Activist Group Seeks Ban of Smart Meters
Posted by Damian Kelly on Jun 15, 2012 - 11:27:44 AM
TOPANGA CANYON—A local organization is working hard to ensure their city is free of “smart meters” as they believe it causes harmful effects to the brain and body.
According to numerous reports, Topangans for a Radiation Free Community are hoping to halt Southern California Edison, the city’s power provider, from executing their plan to install meters that records a household’s energy use hour by hour in western Los Angeles County and eastern Ventura County as part of the Edison SmartConnect program.
Edison claims the smart meters will enable residential and small-business customers to take advantage of new programs and services in the near future.
Elizabeth Barris, founder of the People’s Initiative Foundation (thepeoplesinitiative.org), feels differently as she recently moved from Santa Monica to Topanga to get away from the smart meters in her building that she said caused her massive headaches, nausea, heart palpitations and insomnia.
Barris said that smart meters have been implicated in serious health effects, such as cancer, heart arrhythmia and heart attack, birth defects and diabetes.
On her website she writes that the smart meters operate in mesh networks, transmitting radiation in millisecond pulses many times a minute throughout the day and night. Barris also believes the meters pose a privacy concern as she says Edison have plans to utilize customer information from within the home.
Resident Ianthe Mauro believes the meters are being used for more malicious purposes. She has said they are wire-tapping devices that are capable of knowing what room a person is in and what applicance they are using. Mauro also added that the devices can be easily hacked which will give criminals the ability to know when homeowners aren’t home.
Edison has scheduled smart meter installations for L.A. County. Photo courtesy of OC Black Chamber of Commerce
An Edison official has disputed these beliefs saying the smart meters only collect information such as the total power use hour by hour and they have no technical capabilities nor do they have any interest in selling customers’ energy use data.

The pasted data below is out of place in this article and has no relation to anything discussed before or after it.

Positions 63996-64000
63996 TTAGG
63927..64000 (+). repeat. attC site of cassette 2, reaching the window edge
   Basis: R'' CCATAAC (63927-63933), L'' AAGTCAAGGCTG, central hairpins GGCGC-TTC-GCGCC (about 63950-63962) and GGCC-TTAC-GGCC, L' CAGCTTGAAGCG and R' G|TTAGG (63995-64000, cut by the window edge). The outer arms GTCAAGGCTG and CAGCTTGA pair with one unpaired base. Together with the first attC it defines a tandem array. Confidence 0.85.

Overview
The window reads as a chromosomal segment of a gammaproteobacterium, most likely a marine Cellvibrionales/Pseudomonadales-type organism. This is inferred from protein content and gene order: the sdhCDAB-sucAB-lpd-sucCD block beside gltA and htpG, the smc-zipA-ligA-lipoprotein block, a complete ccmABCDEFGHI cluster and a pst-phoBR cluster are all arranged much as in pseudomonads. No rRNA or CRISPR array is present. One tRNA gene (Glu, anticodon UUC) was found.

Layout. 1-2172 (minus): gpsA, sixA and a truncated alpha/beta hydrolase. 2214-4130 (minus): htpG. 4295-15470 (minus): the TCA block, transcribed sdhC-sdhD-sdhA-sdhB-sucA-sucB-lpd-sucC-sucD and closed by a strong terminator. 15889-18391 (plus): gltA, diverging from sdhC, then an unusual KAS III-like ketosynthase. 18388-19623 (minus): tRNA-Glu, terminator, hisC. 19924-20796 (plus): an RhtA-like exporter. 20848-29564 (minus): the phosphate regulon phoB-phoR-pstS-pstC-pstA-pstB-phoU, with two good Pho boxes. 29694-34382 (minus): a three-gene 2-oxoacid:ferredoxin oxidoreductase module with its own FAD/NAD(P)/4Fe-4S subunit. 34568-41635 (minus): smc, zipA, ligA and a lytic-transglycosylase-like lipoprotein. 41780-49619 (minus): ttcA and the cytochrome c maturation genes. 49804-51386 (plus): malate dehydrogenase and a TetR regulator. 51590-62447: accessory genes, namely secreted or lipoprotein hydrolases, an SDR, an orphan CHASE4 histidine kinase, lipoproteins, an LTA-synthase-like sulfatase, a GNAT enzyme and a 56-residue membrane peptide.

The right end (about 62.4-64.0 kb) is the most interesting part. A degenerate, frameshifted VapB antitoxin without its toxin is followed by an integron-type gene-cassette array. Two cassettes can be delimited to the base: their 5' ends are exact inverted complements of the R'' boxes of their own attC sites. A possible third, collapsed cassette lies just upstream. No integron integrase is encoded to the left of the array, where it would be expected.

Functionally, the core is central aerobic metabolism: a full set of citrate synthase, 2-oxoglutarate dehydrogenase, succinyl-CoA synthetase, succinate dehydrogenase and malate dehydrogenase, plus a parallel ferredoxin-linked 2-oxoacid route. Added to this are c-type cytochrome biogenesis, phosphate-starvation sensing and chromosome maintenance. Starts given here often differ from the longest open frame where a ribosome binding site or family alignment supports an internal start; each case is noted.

They added that the technology will help customers better manage electricity by allowing them to log on to www.sce.com in order to track their energy usage and set a budget if necessary.
Barris has worked to fight against the smart meters. She held a rally at the Topanga Library on May 31 to unify and protest against the smart meter installations with meetings, direct mail, e-mail and petitions.
The California Public Utilities Commission allowed customers beginning in April to opt out of the smart meters on their home with a one-time fee of $75 and a monthly fee of $10.
Edison claimed these fees were adopted in order to pay meter readers and the extra administrative costs to maintain a separate billing system.
Barris has said the process to opt out of the smart meters program is complicated. She claims Edison sent out a letter to customers who were on delay list they were going to have their original analog meter replaced with a smart one if they didn’t call again by a certain date to opt out even though they were already on the delay list.
To protest these fees, Barris advocated for civil disobedience when it comes to the opt-out fees, as in not paying them and sending letters to Edison.
More information about smart meters can be found at sce.com/info/smartconnect/facts/ smartconnectfaq.htm. To be placed on the Edison Opt Out list, residents can call (800) 810-2369 (English) or (800) 477-4455 (Spanish).